Another factor that is really paving the way for a new learning culture is the spree of recent IT layoffs and hiring freezes. The solution for IT layoff was always in the problem itself. To solve the problem, two things must happen. First, IT professionals must constantly stay on top of changing technologies. Second, corporate India must be poised to capitalize on the slew of new opportunities created in the wake of automation by constantly working with skilled professionals. In other words, the solution for both – employees as well as employers - is upskilling. One important thing to note is that upskilling professionals and students is not a one-size-fits-all solution. The involvement of multiple players at various levels is vital to making upskilling at scale a reality.
How India’s leading corporates are delivering on the upskilling mandate
NASSCOM, while emphasizing the dire need to upskill employees and students, has identified 56 job roles and eight disruptive technologies including AI, DL, IoT and others that are expected to facilitate job creation over the next 10 years. The significance of formal education and training is also gaining ground - 33% of employers, employees as well as job seekers thought that formal education was crucial to get a job in areas such as AI, analytics, data science or ML. Here are a few examples that demonstrate how corporate India is reacting to the evolving demands:
#1 NITI Ayog and SAP: The Indian government has partnered with software giant SAP to establish 100 Atal Tinkering Laboratories (ATL) to promote advanced technologies such as AI, Deep Learning and robotics among others, in Indian engineering schools.
#2 Philips and Manipal University: The electricity giant has partnered with Manipal and other universities such as IISc, UVCE, MSRIT and IIT-Kharagpur, to support the adoption of artificial intelligence and analytics in the educational curriculum. The aim is to equip students with the skills and knowledge that they would require on the job, right in school.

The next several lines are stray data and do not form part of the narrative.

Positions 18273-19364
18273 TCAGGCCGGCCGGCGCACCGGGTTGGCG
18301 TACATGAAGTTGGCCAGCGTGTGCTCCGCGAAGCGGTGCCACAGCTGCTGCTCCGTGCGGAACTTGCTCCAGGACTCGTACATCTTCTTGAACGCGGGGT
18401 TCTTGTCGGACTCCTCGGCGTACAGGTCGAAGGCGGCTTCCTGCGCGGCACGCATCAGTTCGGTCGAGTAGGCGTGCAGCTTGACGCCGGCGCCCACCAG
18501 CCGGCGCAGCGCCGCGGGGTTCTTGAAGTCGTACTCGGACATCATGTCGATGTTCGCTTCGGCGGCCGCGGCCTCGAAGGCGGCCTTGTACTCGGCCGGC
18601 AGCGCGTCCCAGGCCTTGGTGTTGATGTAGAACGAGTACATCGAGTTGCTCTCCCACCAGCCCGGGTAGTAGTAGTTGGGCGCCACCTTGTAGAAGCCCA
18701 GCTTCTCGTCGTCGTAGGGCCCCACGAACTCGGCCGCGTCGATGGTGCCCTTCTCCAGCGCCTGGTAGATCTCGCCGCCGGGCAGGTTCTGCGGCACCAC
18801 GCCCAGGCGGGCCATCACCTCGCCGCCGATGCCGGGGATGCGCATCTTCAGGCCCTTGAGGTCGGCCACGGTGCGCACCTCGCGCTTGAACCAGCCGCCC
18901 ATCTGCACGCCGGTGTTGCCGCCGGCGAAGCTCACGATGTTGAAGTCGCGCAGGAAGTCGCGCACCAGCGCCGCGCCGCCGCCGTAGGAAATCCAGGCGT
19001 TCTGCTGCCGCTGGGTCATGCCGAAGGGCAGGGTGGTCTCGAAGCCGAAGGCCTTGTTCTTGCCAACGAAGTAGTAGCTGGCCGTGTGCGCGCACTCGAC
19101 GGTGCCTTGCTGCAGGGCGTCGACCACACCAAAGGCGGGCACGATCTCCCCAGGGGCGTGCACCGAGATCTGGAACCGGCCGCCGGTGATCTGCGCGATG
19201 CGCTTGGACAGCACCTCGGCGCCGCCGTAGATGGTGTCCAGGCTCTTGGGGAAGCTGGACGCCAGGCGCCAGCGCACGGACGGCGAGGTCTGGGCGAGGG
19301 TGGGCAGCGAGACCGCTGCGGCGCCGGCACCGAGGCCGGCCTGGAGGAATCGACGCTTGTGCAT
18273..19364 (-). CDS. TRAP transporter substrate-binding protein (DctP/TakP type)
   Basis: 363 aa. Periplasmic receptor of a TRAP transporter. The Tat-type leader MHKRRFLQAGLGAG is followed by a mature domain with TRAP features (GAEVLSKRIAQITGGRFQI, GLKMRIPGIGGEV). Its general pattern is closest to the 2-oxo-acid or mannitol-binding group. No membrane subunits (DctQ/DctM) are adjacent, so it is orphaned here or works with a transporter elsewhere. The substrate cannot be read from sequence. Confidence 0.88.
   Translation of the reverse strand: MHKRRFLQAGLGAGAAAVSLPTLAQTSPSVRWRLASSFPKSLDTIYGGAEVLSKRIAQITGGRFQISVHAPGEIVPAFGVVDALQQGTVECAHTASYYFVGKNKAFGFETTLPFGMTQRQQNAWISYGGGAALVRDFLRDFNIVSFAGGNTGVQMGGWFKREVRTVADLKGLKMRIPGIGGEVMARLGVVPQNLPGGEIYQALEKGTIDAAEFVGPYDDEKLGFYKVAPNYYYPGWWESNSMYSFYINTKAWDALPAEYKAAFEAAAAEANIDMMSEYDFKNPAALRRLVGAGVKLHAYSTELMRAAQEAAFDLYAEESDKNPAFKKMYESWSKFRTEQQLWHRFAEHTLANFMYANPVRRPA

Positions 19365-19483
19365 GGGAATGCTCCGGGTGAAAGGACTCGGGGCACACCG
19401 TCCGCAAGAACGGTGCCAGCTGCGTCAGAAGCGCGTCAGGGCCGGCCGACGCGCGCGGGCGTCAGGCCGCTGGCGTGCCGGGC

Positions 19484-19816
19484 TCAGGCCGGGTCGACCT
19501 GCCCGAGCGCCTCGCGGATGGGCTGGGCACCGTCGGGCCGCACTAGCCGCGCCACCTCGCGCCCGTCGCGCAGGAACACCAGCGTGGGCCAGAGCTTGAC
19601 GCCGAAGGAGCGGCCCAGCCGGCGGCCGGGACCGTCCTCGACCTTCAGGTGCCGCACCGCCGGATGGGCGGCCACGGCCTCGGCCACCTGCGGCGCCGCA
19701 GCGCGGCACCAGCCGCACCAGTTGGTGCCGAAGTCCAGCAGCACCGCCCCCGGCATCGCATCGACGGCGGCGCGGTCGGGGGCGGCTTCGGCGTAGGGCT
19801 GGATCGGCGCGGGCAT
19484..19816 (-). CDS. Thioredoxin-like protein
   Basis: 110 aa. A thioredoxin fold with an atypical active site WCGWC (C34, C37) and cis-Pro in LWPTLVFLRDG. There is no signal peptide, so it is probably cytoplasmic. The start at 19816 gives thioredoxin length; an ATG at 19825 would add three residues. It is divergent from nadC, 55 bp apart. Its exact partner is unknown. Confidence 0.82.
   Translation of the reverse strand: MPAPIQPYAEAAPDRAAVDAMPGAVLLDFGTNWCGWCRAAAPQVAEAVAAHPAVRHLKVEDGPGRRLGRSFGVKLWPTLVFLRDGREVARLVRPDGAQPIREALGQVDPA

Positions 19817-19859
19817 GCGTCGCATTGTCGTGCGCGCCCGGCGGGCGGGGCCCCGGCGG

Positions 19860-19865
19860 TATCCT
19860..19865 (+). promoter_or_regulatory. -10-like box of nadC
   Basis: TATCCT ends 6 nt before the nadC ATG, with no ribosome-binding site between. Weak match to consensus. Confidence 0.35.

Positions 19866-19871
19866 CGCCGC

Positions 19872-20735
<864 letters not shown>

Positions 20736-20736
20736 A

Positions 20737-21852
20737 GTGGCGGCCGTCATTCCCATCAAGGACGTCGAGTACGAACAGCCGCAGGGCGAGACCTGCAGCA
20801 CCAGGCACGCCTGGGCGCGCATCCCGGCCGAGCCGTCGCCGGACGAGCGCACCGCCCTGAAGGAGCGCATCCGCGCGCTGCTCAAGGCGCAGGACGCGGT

#3 Cognizant: The IT giant has introduced a ‘skills premium’ allowance for employees wishing to upskill in AI and ML domain. Offered to 40,000 employees so far, the move has two advantages – boosting employees’ morale to upskill in new technologies and reducing attrition.
#4 TCS: The company has rolled out an online National Qualifier Test (NQT) that tests fresh graduates’ acumen in new-age digital technologies such as AI and ML. Based on the test results, TCS offers double the previous salaries to fresh hires possessing knowledge of these skills.
#5 Flipkart, Myntra and Jabong: These companies have joined hands to upskill their employees in AI and ML to power last-mile deliveries, create automated storage systems and data mining, and develop new styles and patterns for work enhancement.
Thanks to the upskilling initiatives and awareness, candidates and employees have seen an uptick in hiring activity from Indian IT companies in 2018. At the same time, the organizations have also benefited from the upskilling initiatives. The new projects that they have bagged mostly require leveraging capabilities around newer technologies such as cloud, cognitive automation, data analytics, machine learning, and artificial intelligence.
Successfully surviving the epochal transition
According to McKinsey, navigating the transitions driven by automation, AI and ML will be somewhat similar to what humans faced during the large-scale shift from agricultural work to manufacturing in the early 20th century. But there’s a big difference – the earlier transitions occurred over a span of several decades while the pace of change today is lightning fast in comparison. Societies and economies successfully retraining a large number of people is historically unprecedented. The good news is governments and corporations across the world are joining hands to make it happen.
66% of global organizations now rate “addressing potential skills gaps related to automation/digitization” within their workforces as one of their ‘top-ten priorities’. Clearly, successfully transitioning from traditional to new-age digital skills is the new competitive imperative. For both employees and employers, the path to upskilling will not matter as much as the will to change - the most critical asset for thriving in the new digital reality.